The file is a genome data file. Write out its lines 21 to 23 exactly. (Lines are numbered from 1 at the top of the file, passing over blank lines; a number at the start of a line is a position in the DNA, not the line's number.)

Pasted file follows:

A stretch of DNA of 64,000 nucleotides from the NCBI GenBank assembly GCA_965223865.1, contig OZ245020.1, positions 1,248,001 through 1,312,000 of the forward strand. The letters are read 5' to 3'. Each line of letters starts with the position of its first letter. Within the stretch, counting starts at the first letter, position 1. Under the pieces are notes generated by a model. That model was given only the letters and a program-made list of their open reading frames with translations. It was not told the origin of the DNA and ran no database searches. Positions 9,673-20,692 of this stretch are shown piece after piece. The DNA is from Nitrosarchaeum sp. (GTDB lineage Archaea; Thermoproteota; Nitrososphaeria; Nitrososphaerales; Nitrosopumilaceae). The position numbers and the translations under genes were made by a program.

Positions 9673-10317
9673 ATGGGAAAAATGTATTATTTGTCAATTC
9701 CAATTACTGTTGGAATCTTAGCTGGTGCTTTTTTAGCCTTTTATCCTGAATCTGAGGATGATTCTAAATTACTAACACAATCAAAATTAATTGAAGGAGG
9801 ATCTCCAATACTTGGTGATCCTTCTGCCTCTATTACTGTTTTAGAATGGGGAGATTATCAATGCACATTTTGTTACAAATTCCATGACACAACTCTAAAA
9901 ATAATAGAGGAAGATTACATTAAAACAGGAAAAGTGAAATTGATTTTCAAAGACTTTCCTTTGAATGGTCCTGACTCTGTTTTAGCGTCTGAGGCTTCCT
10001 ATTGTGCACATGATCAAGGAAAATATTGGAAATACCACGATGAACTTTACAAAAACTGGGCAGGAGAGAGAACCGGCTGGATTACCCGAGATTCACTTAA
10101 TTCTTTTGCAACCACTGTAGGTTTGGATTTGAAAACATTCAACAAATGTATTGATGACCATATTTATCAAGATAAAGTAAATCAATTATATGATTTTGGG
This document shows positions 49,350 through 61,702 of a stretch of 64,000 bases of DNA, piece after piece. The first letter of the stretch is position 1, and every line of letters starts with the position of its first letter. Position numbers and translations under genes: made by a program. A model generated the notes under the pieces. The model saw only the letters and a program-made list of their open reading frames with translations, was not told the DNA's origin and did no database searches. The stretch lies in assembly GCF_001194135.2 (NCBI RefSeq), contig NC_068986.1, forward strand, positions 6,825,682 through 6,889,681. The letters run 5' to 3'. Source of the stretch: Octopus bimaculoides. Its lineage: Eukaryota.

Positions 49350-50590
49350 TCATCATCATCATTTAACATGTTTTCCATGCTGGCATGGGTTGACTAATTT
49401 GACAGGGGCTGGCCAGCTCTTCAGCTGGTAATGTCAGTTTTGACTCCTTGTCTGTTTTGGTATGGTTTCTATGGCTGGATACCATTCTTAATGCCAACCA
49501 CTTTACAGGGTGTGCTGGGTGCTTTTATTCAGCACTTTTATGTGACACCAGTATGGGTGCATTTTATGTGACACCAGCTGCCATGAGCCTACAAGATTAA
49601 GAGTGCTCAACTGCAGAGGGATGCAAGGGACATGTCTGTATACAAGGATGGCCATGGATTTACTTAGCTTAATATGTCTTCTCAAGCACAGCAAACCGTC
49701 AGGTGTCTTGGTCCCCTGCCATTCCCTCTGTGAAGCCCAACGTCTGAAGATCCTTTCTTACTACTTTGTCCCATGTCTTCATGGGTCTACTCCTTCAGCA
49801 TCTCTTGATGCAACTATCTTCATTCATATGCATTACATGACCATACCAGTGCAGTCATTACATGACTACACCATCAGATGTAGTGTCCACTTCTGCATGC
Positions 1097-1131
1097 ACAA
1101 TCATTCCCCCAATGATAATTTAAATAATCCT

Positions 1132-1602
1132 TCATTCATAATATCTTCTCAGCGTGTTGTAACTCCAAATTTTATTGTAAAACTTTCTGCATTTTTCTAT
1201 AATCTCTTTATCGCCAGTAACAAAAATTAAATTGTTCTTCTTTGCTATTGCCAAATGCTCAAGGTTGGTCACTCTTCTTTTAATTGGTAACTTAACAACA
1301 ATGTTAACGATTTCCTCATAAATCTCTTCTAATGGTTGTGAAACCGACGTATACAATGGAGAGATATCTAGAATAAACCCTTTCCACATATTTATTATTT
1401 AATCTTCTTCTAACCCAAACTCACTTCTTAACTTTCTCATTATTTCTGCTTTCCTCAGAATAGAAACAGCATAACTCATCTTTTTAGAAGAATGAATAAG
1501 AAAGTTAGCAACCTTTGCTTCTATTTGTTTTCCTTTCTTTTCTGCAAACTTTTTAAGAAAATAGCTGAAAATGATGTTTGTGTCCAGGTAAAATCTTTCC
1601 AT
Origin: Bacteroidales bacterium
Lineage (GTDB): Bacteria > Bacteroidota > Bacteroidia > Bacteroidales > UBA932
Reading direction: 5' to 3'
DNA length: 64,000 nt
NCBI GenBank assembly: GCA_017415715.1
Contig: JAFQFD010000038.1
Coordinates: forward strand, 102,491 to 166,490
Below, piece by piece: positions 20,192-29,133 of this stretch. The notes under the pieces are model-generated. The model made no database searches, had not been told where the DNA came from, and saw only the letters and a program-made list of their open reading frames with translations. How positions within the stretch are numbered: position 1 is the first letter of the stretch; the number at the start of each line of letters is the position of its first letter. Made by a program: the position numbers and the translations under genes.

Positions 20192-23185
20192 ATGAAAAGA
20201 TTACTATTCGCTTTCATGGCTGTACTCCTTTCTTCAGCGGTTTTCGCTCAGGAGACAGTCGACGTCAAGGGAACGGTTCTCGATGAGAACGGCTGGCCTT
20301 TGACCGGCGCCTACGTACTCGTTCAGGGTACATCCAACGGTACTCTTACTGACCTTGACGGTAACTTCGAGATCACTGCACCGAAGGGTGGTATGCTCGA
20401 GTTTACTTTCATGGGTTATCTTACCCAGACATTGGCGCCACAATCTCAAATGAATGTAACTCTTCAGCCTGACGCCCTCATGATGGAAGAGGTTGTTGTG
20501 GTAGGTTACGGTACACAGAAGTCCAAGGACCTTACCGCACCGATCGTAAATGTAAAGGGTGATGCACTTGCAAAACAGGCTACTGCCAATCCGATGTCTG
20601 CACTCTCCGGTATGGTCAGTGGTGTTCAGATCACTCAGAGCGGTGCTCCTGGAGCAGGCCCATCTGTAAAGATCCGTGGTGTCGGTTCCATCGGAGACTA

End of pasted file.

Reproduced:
1132 TCATTCATAATATCTTCTCAGCGTGTTGTAACTCCAAATTTTATTGTAAAACTTTCTGCATTTTTCTAT
1201 AATCTCTTTATCGCCAGTAACAAAAATTAAATTGTTCTTCTTTGCTATTGCCAAATGCTCAAGGTTGGTCACTCTTCTTTTAATTGGTAACTTAACAACA
1301 ATGTTAACGATTTCCTCATAAATCTCTTCTAATGGTTGTGAAACCGACGTATACAATGGAGAGATATCTAGAATAAACCCTTTCCACATATTTATTATTT